Methods: We performed studies with ApcMin/+ mice, ApcMin/+Ffar2–/– mice, mice with conditional disruption of Ffar2 in dendritic cells (DCs) (Ffar2fl/flCD11c-Cre mice), ApcMin/+Ffar2fl/flCD11c-Cre mice, and Ffar2fl/fl mice (controls); some mice were given dextran sodium sulfate to induce colitis, with or without a FFAR2 agonist or an antibody against interleukin 27 (IL27). Colon and tumor tissues were analyzed by histology, quantitative polymerase chain reaction, and 16S ribosomal RNA gene sequencing; lamina propria and mesenteric lymph node tissues were analyzed by RNA sequencing and flow cytometry. Intestinal permeability was measured after gavage with fluorescently labeled dextran. We collected data on colorectal tumors from The Cancer Genome Atlas.
Results: ApcMin/+Ffar2–/– mice developed significantly more spontaneous colon tumors than ApcMin/+ mice and had increased gut permeability before tumor development, associated with reduced expression of E-cadherin. Colon tumors from ApcMin/+Ffar2–/– mice had a higher number of bacteria than tumors from ApcMin/+ mice, as well as higher frequencies of CD39+CD8+ T cells and exhausted or dying T cells. DCs from ApcMin/+Ffar2–/– mice had an altered state of activation, increased death, and higher production of IL27. Administration of an antibody against IL27 reduced the numbers of colon tumors in ApcMin/+ mice with colitis. Frequencies of CD39+CD8+ T cells and IL27+ DCs were increased in colon lamina propria from Ffar2fl/flCD11c-Cre mice with colitis compared with control mice or mice without colitis. ApcMin/+Ffar2fl/flCD11c-Cre mice developed even more tumors than ApcMin/+Ffar2fl/fl mice, and their tumors had even higher numbers of IL27+ DCs. ApcMin/+ mice with colitis given the FFAR2 agonist developed fewer colon tumors, with fewer IL27+ DCs, than mice not given the agonist. DCs incubated with the FFAR2 agonist no longer had gene expression patterns associated with activation or IL27 production.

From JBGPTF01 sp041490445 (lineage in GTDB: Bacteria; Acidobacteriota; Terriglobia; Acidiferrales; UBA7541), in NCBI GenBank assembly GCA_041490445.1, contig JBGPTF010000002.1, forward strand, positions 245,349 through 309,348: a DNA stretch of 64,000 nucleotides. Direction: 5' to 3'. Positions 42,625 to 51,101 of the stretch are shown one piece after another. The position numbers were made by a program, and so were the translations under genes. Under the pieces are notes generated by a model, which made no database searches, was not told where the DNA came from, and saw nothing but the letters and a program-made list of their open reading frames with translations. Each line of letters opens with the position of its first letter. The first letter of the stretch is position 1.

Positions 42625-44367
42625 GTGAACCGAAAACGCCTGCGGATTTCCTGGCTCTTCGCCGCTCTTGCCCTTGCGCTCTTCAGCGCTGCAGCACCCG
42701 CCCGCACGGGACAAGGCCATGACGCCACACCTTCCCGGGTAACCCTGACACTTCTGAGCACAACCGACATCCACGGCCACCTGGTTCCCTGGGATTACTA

Conclusions: Loss of FFAR2 promotes colon tumorigenesis in mice by reducing gut barrier integrity, increasing tumor bacterial load, promoting exhaustion of CD8+ T cells, and overactivating DCs, leading to their death. Antibodies against IL27 and an FFAR2 agonist reduce tumorigenesis in mice and might be developed for the treatment of CRC.